June 9, 2015


LAB and Audit Committee Are Important for Legislative Oversight

MADISON – Today, the co-chairpersons of the Joint Legislative Audit Committee responded to a legislative proposal that would eliminate the nonpartisan Legislative Audit Bureau (LAB) and the Joint Legislative Audit Committee by indicating their strong support for and confidence in the quality work of LAB and the professionalism of LAB staff.

Through its audit work with the Joint Legislative Audit Committee, LAB supports the Legislature’s oversight of state agencies by identifying instances or patterns of fraud, statutory noncompliance, waste, and mismanagement. LAB identifies ways state agencies can achieve cost savings and realize efficiencies. LAB also provides policy analysis to inform legislative action on specific programs or more generally across state government.

“For nearly 50 years, audits performed by the Legislative Audit Bureau have been a legislative ‘check’ on state agencies and programs,” said Representative Samantha Kerkman (R-Salem). That the Audit Bureau performs its work externally to state agencies and in a non-partisan manner is crucial to its findings and to the value we place in its work.”

LAB identifies concerns, areas for cost savings, and policy information through its Fraud, Waste, and Mismanagement Hotline, which protects the identity of informants by statute.

“The non-partisan Legislative Audit Bureau is an invaluable resource to the Legislature and to the people of the state,” said Sen. Robert Cowles. “Our auditors provide insight and proactive recommendations to the Legislature and state agencies that help to protect Wisconsin taxpayers by locating cost saving measures and efficiencies.”

Senator Robert Cowles and Representative Samantha Kerkman (R-Salem), co-chairpersons of the Joint Legislative Audit Committee, produced a list of selected noteworthy findings from LAB audits, which accompanies this press release.

More information about the work of LAB and the Joint Legislative Audit Committee is available at

Selected Noteworthy Findings from the Legislative Audit Bureau

. LAB reported that individuals who intentionally provided DWD with inaccurate information received $86.3 million in overpayments of unemployment benefits from FY 2011-12 through FY 2013-14. DWD subsequently indicated that there were 44,488 such individuals (report 14-15).

. LAB made several recommendations for Government Accountability Board (GAB) staff to fulfill their statutory duties in a timely manner, including by conducting post-election reviews to determine if individuals with ongoing felon sentences may have voted. LAB also recommended that staff consistently enforce campaign finance, lobbying, and code of ethics laws, and that staff provide GAB with complete information on their enforcement efforts. GAB reported to the Joint Legislative Audit Committee in April 2015 on the status of its efforts to implement LAB’s recommendations (report 14-14).

. LAB analyzed the state group health insurance billing errors UW System made from April 2011 through May 2013 and estimated the loss would total between $10.6 million and $12.7 million depending on UW System’s recovery efforts. This amount was in addition to the $17.5 million in overpayments UW System made to the Wisconsin Retirement System for 2011 (report 14-4).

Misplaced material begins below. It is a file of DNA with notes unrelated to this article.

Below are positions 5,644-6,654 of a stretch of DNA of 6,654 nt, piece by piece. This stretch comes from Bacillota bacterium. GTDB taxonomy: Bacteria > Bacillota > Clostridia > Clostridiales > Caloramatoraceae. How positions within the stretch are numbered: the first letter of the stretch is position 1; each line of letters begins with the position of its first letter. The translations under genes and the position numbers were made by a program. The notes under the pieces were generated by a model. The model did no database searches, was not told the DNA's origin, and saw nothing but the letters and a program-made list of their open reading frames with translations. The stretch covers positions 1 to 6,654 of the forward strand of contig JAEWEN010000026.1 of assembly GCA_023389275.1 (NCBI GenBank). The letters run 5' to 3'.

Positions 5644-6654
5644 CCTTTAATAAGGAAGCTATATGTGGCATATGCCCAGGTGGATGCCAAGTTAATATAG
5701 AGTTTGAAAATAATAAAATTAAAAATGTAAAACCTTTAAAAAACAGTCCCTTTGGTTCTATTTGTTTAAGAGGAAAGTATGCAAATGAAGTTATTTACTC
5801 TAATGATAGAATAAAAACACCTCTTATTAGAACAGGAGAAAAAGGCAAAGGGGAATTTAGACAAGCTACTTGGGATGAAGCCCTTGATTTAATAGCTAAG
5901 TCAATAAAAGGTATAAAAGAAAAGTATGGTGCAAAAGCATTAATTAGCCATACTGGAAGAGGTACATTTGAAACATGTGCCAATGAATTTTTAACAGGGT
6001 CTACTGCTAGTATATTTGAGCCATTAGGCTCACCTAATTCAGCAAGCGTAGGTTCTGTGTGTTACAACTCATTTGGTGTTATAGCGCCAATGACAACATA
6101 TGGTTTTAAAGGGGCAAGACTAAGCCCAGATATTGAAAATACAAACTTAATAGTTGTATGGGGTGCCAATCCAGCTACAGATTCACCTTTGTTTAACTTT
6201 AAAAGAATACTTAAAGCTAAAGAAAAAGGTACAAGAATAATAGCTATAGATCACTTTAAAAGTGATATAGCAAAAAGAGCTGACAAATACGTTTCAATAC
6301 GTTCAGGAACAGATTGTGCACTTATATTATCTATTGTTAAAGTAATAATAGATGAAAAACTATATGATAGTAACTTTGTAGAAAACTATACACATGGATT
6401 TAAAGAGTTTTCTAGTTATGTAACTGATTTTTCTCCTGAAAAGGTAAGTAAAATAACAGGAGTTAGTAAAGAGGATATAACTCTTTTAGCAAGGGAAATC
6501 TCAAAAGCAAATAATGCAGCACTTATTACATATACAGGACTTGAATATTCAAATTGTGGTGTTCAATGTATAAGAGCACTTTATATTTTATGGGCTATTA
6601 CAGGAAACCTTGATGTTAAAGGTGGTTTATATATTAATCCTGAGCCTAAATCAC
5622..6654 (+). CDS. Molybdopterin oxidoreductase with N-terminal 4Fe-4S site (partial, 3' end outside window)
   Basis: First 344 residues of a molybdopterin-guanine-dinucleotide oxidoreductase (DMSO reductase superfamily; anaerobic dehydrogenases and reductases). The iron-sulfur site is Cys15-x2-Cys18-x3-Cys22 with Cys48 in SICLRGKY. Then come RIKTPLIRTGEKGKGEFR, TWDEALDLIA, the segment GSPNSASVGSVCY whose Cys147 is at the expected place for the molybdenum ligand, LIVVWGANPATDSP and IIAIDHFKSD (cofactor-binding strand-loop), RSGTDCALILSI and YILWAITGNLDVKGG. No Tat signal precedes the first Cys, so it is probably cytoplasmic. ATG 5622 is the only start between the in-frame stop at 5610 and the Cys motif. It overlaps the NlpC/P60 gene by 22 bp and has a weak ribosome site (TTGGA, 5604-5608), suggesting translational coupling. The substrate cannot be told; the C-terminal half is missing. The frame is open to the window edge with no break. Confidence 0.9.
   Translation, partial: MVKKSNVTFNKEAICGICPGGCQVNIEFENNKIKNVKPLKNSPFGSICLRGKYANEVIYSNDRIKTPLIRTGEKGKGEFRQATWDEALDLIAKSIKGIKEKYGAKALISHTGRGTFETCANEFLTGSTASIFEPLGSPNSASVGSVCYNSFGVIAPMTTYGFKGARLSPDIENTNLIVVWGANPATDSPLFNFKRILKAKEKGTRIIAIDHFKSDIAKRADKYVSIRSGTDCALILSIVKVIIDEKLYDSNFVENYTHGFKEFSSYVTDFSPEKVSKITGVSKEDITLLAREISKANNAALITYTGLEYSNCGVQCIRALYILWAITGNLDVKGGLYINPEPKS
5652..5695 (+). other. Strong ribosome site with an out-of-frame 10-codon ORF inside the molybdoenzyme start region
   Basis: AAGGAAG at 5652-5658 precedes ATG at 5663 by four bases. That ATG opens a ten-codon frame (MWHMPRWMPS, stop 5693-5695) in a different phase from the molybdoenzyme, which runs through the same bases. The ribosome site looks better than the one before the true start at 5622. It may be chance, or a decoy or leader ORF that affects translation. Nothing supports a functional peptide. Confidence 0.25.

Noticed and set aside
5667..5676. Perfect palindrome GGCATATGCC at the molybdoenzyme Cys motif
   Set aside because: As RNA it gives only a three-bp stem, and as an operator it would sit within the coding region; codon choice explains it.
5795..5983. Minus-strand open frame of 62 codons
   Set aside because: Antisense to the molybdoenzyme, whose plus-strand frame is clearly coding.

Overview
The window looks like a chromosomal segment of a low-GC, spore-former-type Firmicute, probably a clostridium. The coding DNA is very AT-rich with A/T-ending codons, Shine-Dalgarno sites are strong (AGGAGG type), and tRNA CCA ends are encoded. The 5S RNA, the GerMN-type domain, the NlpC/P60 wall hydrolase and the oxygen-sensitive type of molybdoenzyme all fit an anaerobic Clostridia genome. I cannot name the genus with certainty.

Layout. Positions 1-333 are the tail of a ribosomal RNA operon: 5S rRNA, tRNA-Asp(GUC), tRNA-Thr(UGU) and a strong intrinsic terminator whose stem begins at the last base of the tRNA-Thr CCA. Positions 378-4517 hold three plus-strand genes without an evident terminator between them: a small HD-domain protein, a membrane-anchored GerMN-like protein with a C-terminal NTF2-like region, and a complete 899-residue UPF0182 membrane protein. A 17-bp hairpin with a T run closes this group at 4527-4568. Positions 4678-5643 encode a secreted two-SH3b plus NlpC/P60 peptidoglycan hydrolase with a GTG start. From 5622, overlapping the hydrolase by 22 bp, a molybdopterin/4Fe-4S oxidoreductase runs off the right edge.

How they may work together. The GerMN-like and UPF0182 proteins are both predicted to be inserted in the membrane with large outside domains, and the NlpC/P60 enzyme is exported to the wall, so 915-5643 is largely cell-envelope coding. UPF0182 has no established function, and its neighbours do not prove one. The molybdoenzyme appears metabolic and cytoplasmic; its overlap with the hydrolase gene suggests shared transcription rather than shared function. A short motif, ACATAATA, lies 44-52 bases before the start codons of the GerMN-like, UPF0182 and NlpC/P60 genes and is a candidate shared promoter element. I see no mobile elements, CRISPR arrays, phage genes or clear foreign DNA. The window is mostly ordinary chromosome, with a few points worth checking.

. LAB found that DCF did not seek federal reimbursement for all eligible expenditures and that, had it done so, DCF could have received an estimated $470,000 in additional federal funds in 2012 (report 13-15).

. LAB recommended that DHS renegotiate a contract for monitoring and transporting individuals on the supervised release program. As a result of LAB’s recommendation, DHS estimated it will save $677,400 in FY 2014-15 and $782,761 in FY 2015-16 (report 13-12).

. LAB analyzed data and other information from multiple state agencies on the extent to which Wisconsin Retirement System annuitants had returned to work for state agencies. LAB surveyed 1,000 local governments and all 424 school districts on the extent to which those entities had hired annuitants and the extent to which 28 state agencies had contracted with annuitants for goods and services (report 12-17).

. LAB identified potential fraud related to 152 FoodShare groups that made purchases exclusively outside of Wisconsin that both exceeded $500 and were made more than 50 miles from their reported Wisconsin residences. These purchases totaled $324,187, including $151,187 (46.6 percent) that was spent entirely in noncontiguous states (report 12-3).

. LAB identified 131 state purchasing card transactions totaling $74,499 that were unnecessary, excessive, or inappropriate. Examples of these purchases include: an erroneous charge of $4,350 from an engineering equipment vendor; $2,384 for accommodations during a personal trip by a state employee; a $1,799 laptop computer purchased for personal use; a $714 purchase for a trip to Las Vegas; and a $695 fox fur stole purchased for a theater production (report 09-8).

. LAB’s Fraud, Waste, and Mismanagement Hotline has received over 750 reported allegations involving public assistance fraud, state employee abuses, and agency mismanagement of state programs since April 2008 (report 14-16).

. LAB identified up to $12.0 million in federal funds the Legislature could either spend on specific public assistance programs or lapse to the General Fund in the 2011-13 biennium.

. LAB completed the first comprehensive review of overtime in state agencies in 2008, identified $65.1 million in overtime payments during 2007, and showed an increase in overtime payments of 15.2 percent since 2005.

. LAB identified strategies and made recommendations to simplify the wetlands permitting process, including developing general permits for activities that have minimal effects on wetlands; improve program management, and improve coordination with federal agencies (report 07-6).